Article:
As we left the Steel Horse (again) the horses made faces at us and we made our way to the Cocora Valley
We stopped by a m/c shop/ vulcanizer who was putting a ‘good’ patch on a heavy duty tube for me and in his shop, he had color-coded butterflies!!!
The valley is known for is amazingly tall palm trees, we’d ridden this dirt track before but in the opposite direction and in the dark, most people who come up here are tourists from Salento and they come as far as they need to see the palms then head back, or take the other road on the opposite side of the valley where its paved. We took our token shots then continued rolling
last time riding this it was dark and raining, today blue skies and a dry track made for fast riding
We finished the 100km in good time, grabbed food and carried on. i spoke with a local rider who showed me a track not on many maps because it was a FARC road but now had been sold to a logging company so he said “it ‘should be ok, less that 2-3 years ago you would never consider riding it, we as Colombians are getting to see more of our own country than before and I’m happy to share this track with you.”
I really miss bacon!
The track was in decent shape, I’m guessing the logging company did some work on it for their heavy trucks
we crested a hill in this valley and this is when we met the loggers
A man was taking a break, it appeared, then he shouted something and thats when we noticed the horses walking up the hill towards us
As we were looking down towards him a white horse walked behind us and then another and another
As we stood there watching and horses circling he came onto the dirt roads and not sure if it was words or noises but the horses started to move in an organized way
A few more noises from him and the horses arranged themselves in a line and stood at particular coresponding piles of wood and where they needed to be unloaded…it was amazing to watch, we stayed back to let him get on with his work
We never got a chance to speak to him, before we knew it he was gone and headed back down the hill to assist with more loaded horses coming up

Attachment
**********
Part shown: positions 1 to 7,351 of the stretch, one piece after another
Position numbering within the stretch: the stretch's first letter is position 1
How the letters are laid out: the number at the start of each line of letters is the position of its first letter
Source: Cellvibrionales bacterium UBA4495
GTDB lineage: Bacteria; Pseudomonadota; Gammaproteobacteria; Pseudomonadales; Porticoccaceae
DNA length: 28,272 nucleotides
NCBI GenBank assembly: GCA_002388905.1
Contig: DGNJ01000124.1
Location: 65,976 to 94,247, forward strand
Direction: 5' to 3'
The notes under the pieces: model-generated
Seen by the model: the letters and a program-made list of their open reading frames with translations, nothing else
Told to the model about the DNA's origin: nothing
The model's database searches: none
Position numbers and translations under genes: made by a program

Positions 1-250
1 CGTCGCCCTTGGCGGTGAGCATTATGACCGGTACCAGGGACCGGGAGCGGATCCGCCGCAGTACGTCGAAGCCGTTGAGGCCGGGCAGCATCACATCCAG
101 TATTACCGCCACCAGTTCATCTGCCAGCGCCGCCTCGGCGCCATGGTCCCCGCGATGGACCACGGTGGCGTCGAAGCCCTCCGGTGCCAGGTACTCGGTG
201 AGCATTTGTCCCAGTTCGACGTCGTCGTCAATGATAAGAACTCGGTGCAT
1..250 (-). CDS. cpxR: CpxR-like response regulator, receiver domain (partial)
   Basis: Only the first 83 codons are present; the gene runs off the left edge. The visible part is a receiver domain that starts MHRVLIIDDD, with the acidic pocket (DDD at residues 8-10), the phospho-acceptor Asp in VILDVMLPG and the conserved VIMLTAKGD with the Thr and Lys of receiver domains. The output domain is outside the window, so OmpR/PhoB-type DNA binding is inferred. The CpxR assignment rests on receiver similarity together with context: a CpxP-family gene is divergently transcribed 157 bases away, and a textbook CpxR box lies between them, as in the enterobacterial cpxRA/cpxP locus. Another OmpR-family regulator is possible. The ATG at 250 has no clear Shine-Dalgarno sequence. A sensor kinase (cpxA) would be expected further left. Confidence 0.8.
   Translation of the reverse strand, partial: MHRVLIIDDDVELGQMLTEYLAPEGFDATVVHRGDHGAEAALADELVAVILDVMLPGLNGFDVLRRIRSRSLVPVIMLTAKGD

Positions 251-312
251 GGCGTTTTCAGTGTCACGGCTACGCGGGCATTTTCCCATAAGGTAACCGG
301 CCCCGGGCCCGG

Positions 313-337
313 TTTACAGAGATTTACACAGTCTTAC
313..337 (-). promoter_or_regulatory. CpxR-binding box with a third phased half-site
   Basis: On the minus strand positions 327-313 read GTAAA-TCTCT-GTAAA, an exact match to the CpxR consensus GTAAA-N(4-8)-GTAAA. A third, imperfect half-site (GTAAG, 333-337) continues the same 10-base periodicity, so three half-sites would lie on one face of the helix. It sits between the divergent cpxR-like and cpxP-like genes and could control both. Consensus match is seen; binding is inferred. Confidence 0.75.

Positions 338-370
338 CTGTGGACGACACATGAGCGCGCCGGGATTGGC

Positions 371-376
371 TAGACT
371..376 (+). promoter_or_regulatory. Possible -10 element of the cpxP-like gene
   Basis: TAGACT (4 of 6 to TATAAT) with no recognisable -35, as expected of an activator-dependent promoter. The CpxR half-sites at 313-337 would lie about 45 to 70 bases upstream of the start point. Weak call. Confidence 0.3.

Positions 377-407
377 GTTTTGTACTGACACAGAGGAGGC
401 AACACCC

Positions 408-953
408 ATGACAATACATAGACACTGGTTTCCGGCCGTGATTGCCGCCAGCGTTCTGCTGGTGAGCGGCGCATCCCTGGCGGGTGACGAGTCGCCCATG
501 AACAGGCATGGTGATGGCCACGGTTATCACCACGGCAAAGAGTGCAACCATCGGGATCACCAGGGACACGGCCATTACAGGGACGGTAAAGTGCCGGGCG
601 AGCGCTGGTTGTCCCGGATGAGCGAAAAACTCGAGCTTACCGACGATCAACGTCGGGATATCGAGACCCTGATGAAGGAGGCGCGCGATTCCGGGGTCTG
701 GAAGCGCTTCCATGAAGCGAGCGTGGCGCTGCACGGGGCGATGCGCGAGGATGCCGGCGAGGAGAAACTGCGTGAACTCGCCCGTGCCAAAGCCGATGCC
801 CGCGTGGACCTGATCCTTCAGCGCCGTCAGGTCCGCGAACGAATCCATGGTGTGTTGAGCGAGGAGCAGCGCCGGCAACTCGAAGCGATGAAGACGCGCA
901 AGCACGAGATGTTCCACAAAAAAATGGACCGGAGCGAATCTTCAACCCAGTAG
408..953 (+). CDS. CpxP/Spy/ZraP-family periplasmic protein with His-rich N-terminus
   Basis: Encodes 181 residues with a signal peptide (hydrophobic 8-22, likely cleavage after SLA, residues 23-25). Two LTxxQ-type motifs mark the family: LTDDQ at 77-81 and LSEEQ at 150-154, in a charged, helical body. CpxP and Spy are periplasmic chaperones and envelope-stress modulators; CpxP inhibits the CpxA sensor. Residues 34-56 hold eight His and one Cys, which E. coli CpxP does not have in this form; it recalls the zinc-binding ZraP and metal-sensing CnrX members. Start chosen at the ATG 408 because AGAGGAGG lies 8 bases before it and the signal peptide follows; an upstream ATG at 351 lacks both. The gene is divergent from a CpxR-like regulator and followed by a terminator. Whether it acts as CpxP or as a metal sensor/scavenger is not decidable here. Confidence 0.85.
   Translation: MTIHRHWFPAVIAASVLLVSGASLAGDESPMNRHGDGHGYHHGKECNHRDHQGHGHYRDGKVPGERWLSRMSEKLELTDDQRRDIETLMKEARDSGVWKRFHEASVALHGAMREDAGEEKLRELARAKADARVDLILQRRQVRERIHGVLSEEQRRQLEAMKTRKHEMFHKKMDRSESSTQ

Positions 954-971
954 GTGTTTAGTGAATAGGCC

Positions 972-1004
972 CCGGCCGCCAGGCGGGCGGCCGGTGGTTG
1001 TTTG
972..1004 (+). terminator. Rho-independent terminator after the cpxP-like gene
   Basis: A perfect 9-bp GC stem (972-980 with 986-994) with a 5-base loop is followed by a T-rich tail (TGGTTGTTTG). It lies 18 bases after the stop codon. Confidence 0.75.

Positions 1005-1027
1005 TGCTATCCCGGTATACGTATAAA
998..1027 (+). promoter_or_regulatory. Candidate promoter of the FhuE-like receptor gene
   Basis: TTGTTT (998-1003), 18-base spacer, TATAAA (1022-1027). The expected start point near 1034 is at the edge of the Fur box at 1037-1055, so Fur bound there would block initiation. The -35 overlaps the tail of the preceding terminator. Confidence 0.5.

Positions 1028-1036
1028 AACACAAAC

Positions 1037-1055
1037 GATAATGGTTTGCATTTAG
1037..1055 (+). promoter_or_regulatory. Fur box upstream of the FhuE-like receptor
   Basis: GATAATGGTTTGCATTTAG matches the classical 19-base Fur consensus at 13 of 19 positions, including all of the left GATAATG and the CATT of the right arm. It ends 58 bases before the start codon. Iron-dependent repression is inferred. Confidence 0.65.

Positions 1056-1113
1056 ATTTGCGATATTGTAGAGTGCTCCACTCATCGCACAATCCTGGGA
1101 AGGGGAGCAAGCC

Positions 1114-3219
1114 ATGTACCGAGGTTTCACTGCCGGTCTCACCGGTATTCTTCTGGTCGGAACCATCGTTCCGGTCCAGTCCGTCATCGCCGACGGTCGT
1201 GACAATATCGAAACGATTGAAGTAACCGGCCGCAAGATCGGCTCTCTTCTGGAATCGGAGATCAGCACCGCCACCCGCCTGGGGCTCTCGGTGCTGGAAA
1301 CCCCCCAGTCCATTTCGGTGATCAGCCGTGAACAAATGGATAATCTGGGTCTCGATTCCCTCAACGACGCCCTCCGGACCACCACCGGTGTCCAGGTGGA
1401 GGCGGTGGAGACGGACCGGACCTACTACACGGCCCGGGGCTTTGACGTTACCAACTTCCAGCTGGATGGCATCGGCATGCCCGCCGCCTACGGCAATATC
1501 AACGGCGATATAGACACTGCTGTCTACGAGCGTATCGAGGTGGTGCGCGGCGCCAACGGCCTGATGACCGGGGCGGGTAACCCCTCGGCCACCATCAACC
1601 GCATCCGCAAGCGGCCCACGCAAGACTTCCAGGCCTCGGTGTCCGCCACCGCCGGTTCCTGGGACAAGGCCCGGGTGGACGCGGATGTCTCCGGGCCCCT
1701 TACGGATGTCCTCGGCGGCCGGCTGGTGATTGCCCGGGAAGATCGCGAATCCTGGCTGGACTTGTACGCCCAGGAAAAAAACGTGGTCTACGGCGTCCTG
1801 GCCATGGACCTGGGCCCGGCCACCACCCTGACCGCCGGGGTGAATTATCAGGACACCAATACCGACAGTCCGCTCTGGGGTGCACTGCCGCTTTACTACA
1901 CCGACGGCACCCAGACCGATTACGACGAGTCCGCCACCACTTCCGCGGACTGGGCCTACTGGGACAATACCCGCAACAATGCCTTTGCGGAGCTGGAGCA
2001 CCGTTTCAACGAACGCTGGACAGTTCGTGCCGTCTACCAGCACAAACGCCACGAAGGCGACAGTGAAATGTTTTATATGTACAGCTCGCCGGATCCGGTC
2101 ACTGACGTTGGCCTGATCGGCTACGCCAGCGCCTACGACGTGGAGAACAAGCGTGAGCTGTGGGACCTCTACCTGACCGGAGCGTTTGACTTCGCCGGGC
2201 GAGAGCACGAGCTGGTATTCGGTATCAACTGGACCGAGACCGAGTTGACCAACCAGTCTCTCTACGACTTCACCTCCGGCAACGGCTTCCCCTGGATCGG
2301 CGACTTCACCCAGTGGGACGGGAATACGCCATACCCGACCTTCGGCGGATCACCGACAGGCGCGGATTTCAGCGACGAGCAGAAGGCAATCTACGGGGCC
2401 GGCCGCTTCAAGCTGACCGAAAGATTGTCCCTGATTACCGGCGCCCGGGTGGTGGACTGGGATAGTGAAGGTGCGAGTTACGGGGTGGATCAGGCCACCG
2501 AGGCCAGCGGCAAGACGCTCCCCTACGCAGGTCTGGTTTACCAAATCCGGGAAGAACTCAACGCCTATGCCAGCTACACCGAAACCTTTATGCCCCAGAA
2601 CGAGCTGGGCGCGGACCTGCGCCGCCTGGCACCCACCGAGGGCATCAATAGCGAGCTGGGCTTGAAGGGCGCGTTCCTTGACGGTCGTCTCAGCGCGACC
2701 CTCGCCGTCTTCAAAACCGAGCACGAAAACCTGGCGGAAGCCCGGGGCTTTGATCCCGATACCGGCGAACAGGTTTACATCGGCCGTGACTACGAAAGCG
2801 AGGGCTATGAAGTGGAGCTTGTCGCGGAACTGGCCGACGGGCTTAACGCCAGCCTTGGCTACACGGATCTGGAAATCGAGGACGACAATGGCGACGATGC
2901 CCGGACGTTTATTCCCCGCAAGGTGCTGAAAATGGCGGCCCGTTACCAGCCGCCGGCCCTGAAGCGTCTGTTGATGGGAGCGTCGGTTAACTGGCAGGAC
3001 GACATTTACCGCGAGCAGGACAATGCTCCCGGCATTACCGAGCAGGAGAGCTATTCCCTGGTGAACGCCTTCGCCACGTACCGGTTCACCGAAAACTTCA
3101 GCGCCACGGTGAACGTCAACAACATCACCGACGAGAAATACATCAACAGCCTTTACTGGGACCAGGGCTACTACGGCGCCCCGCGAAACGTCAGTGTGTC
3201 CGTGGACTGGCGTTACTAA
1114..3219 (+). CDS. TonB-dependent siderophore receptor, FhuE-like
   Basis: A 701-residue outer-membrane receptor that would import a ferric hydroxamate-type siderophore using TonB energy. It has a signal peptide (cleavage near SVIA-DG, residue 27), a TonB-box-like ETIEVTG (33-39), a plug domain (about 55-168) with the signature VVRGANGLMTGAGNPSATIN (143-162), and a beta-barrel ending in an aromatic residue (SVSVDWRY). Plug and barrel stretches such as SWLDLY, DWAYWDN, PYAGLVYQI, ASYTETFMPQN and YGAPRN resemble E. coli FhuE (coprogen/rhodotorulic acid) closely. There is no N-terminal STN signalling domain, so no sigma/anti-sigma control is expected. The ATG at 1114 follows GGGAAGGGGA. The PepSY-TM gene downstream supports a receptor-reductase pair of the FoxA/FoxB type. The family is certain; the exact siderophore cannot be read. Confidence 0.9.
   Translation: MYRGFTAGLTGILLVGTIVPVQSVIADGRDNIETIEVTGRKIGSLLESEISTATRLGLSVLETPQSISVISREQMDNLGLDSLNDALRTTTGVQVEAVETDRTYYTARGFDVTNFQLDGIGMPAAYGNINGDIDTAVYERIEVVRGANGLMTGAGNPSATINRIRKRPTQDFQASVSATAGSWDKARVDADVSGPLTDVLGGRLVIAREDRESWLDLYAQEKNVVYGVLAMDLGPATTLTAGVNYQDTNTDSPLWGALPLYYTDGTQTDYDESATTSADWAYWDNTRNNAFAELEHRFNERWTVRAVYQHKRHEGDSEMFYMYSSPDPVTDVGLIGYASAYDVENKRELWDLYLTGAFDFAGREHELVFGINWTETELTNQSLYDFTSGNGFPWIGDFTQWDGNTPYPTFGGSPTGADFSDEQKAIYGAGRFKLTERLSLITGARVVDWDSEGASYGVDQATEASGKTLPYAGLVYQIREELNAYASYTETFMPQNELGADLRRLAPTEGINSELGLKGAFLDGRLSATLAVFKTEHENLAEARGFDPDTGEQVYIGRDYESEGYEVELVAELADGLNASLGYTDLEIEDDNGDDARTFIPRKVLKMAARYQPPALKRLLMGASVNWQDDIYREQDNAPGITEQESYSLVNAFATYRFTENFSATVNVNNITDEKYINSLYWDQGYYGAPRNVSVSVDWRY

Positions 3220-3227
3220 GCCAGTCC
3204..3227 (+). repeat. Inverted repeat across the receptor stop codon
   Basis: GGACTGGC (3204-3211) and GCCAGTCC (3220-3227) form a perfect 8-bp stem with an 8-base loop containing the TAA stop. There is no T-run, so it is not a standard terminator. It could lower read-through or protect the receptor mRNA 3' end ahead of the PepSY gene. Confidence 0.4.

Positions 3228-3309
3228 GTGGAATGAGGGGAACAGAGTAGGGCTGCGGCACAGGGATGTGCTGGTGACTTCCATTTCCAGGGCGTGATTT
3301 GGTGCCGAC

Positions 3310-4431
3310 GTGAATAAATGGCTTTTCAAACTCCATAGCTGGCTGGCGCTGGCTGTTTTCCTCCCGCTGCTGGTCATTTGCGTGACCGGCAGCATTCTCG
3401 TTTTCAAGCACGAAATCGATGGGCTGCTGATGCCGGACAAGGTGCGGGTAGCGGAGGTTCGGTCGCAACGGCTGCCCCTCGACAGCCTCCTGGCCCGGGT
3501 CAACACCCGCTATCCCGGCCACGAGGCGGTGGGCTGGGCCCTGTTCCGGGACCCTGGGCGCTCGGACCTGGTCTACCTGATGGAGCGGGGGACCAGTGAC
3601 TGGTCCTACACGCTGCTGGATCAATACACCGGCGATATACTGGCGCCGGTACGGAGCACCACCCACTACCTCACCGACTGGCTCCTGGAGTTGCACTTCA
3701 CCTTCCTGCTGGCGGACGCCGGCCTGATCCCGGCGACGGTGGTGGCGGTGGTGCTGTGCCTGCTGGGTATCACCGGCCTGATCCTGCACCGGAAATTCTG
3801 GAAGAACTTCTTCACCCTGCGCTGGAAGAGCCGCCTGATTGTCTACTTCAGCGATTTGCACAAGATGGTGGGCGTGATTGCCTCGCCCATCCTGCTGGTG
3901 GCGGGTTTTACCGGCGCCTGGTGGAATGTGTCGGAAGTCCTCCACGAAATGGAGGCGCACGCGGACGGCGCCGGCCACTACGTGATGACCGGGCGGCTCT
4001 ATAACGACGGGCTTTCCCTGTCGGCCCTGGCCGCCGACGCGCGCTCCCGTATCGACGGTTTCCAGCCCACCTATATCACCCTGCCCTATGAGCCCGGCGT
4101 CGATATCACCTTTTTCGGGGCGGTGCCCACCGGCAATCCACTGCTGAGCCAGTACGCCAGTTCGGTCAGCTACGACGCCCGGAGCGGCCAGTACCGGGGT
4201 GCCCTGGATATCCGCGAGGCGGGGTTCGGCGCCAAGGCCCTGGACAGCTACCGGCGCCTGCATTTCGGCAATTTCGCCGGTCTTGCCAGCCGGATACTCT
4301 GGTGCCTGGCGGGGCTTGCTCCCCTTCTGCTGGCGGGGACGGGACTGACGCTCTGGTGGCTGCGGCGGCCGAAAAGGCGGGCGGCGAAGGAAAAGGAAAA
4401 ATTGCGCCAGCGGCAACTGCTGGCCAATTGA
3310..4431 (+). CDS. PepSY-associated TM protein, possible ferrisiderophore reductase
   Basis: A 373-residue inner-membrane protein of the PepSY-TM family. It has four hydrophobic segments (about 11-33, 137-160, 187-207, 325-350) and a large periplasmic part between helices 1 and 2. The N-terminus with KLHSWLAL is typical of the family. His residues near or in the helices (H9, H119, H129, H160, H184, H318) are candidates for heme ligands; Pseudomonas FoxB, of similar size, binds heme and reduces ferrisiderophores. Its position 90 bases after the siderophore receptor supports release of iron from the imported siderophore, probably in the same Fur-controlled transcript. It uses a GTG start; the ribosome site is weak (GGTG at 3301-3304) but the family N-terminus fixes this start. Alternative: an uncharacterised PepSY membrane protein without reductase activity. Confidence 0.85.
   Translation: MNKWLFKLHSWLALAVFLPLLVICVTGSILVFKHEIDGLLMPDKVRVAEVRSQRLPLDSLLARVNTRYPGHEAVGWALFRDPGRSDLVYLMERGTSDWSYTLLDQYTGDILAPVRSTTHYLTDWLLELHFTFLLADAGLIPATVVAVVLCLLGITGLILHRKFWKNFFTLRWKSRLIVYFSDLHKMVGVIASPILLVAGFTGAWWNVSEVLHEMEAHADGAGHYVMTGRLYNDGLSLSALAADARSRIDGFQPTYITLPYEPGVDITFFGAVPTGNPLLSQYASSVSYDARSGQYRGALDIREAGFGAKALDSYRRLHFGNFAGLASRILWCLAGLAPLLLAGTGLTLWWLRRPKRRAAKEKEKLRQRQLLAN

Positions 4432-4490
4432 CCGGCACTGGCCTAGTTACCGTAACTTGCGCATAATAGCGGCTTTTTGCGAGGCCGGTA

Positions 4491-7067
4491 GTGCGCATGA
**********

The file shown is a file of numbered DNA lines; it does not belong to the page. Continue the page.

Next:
The logging in real time as I’m taking photos
…we rode on
Time flies when you are riding Colombia, but we hadn’t really been keeping check but when we looked at our passports we had a decision to make, do we extend our visa (easy) or continue south and then ride more of Colombia when we are heading north again…we decided on the latter.
We plotted a route of almost all dirt to the border and the San Miguel crossing but were stopped by the Military as there were a few FARC/ Cartel uprisings happening and by just a couple of hours we’d luckily missed a car bombing and a double murder on the very track we’d tried to go down.
We stopped at the roadblock for an hour or more with the military, sharing food with them (some breakfast bars) and them with us (pineapple), we joked after an hour that surely now it should be OK, the commanding officer wanted to make sure we understood how dangerous it was and pulled out his phone and showed us video and photos of the bombing and dead bodies! There were no military thumbs up at this checkpoint.
Because of the reroute we ended up on the Pan American Hwy for about 20 minutes, what a fucking nightmare, why anyone uses this road is beyond me, in 20 minutes we very closely avoided four head collisions, two by less than an inch! And you get to watch cyclists taking selfies as well…yawn!
We wanted back on the dirt ASAP, we rerouted around that area by a big margin, found some more dirt, and played in it for a while, we’d done this a few times for Mosko so not sure on the timeline and if it was correct but, hey!
Neither of us had ever been to Popayan so we stopped over for the night, really bad timing there was some sort of hippy bicycle event happening and taking over the town, every corner we turned there was a drunk, stoned or unconscious hippy within 10 feet…no thanks, zero inspiration for photos at all, actually surprised I even had this bad shot on my camera!
This is some of the riding we did to give you an idea about Colombia for various areas, some of this is between Popayan and Pasto and a few areas a little further north IIRC
From Pasto, we headed east to the Trampoline to avoid the crazy Ipiales border crossing
We rode the whole road in torrential rain
We spent our last night in Colombia in a little town called Santa Ana before making a run for the San Miguel border in the morning, we arrived around midday and there were crowds of people, 99% Venezuelan refugees
We were let inside almost immediately, all the process for both countries is done in this one building so it’s easy. In line behind was a Venezuelan lady and her daughter and we got chatting as we waited in line, she told us that they (the VZ’s) now were only being given ONE DAY to cross Ecuador, as they were no longer allowing them to enter and stay in Ecuador. The next option for them was Peru, she felt she was lucky as her husband had already made it there so she would be OK, she didn’t feel the same for everybody else.
She told us all she wanted to do was live in VZ and once things returned to normal she would return.
As we were doing our import/ export paperwork there was a rider from Chile and he painted a little different picture, “Chile has officially closed the border to VZ immigrants, we allowed 700,000 in and we can take no more, we have high unemployment so as a country we have done all we can, I personally feel very sad and sorry for them.”
Outside we met a Colombian rider on his 150cc riding south as far as his bike will take him, he told us.
We pulled away and we were in Ecuador and the adventure continues…